as full-sized sets. This whole sequence is horribly drawn out in great detail, with the Nautilus rolling
up to deck, sending out a walkway, the people getting out, and Nosy Reporter taking pictures of everything.
Thunderbirds are Go!
Ok, I'll say it, that's a cool miniature set.
Injured "French Scientist" is extracted from the sub and placed in a waiting Toyota van which rolls off with an
electrical whirr. Meanwhile, Captain Nemo embarks on giving the other two a detailed tour of his underground
kingdom. The pace slows to a ridiculous crawl as we get matte painting after matte painting with futuristic
buildings and people in futuristic clothing just meandering around and having picnics. It's all bright and happy
and played up like a typical movie Utopia, but even watching this for 5 minutes is so tedious, I'd be surprised if
any of the residents of Latitude Zero weren't brainwashed into thinking this was fun. I guess it beats living in
Philadelphia, but still, it's just a giant futuristic cage under the ocean.
Did they import this Toyota van from Japan?
Or did they make a copy of it indigenously?
Couples in the park, how romantic.
The big glowing ball in the sky thingie (I
work third shift so I never actually see this).
The group is taken to a central important building with a giant scale model of Latitude Zero with a long pointer
wand/pool cue, convenient for more Nemo-fueled painful exposition as he gives Commander and Nosy Reporter the
rundown. It seems this society has no government, no currency, no food problems, and an artificial sun. Latitude
Zero is held together purely by the altruistic will to advance "the good of mankind" and most of the population is
made up of scientists presumed dead or missing on the world about over the last several years. Oh yeah, and
people down here really love bouncing on trampolines.
"And this is where we are building the gay roller derby
"And over there, behind the Wal-Mart, that's
where Mister Roger's house is."
Okay, so awaking after nap #3, I return to this film to see Dr. No-Bra meeting with yet another, somewhat more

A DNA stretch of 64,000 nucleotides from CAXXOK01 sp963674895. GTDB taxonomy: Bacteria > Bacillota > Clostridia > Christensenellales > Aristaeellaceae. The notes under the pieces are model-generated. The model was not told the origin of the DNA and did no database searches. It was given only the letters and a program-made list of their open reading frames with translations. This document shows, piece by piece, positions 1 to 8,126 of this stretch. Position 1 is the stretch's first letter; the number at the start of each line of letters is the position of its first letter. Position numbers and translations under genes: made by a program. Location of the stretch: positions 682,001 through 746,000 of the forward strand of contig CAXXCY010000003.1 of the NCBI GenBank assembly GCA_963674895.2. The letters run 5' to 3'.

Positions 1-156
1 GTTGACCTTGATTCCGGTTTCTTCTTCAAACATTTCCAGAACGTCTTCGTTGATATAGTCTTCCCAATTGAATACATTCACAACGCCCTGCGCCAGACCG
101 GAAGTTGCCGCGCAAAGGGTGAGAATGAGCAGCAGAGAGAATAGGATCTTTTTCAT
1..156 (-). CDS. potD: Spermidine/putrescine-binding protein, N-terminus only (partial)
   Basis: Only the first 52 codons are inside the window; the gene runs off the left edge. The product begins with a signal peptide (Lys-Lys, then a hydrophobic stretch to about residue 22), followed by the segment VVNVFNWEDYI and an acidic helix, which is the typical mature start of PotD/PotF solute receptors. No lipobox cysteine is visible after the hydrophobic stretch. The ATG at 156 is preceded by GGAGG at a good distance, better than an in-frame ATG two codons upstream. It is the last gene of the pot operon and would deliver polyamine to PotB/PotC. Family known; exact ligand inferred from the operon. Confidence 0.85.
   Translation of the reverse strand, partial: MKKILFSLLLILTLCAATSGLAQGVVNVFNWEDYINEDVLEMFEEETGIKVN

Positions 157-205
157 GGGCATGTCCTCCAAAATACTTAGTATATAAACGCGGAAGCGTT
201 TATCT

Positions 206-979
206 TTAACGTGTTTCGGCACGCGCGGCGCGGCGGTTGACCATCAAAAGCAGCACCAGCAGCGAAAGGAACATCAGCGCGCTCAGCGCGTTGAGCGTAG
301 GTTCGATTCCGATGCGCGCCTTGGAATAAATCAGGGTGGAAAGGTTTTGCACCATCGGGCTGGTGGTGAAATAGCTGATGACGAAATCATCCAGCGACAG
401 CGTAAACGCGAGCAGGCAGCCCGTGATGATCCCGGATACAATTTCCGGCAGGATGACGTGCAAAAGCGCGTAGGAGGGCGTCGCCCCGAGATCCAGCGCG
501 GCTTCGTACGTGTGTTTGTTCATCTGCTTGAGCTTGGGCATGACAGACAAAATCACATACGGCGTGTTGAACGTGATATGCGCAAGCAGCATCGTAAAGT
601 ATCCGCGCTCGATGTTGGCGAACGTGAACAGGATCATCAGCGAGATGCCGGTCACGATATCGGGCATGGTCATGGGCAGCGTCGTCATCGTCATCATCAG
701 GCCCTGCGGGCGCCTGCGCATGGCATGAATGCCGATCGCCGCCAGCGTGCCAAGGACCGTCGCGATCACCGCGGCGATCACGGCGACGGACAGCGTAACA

highly accredited Doctor, this one played by legendary 41-year-old Toho performer Akihiko Hirata. Hirata is best
known for the atoning Dr. Serizawa in the original Gojira. By this point in his career he was
mostly doing bit cameos, and that's all he gets here--about 2 minutes of screentime as a random doctor. He gives
the English language a good college try... but to no avail and his dialog in this scene is completely
unintelligible. It's somewhere along the line of "French Scientist was all fucked up but I fixed him and now he's
okay". The most unfortunate thing about this scene is his costume--a clear-plastic blouse right out of Blade
"Yes, I keep what's left of my self-respect in that jar over
We then get to the least-impressive set of the film, which looks like the lobby for a college dormitory. Captain
Nemo leads Commander and Nosy Reporter up some stairs and into their quarters. Nosy Reporter immediately notices
that all the plants in the room are planted in pots filled with diamonds (!!!) instead of dirt. He asks Nemo if
they're real and Nemo gives us, with the same old despondent Joe Cotten pauses and gravitas we're all used to, the
line "Everything in Latitude Zero is... real...". Nosy Reporter immediately scoops up as many of the diamonds as
he can and loads them into his tobacco pouch. Meanwhile Japanese Commander just smirks like he could give a
flying fuck. Notice it's just us greedy Americans who steal, while everyone else is content to just leave riches
and wealth well enough alone.
Staircase...of the future!
Whitney Houston's valet stocks up on rock for his boss.
We then go into great detail over the culinary system of Latitude Zero and method of ordering food over a computer
and then having it instantly delivered to your room via a dumbwaiter system. Back in the 60's I could see how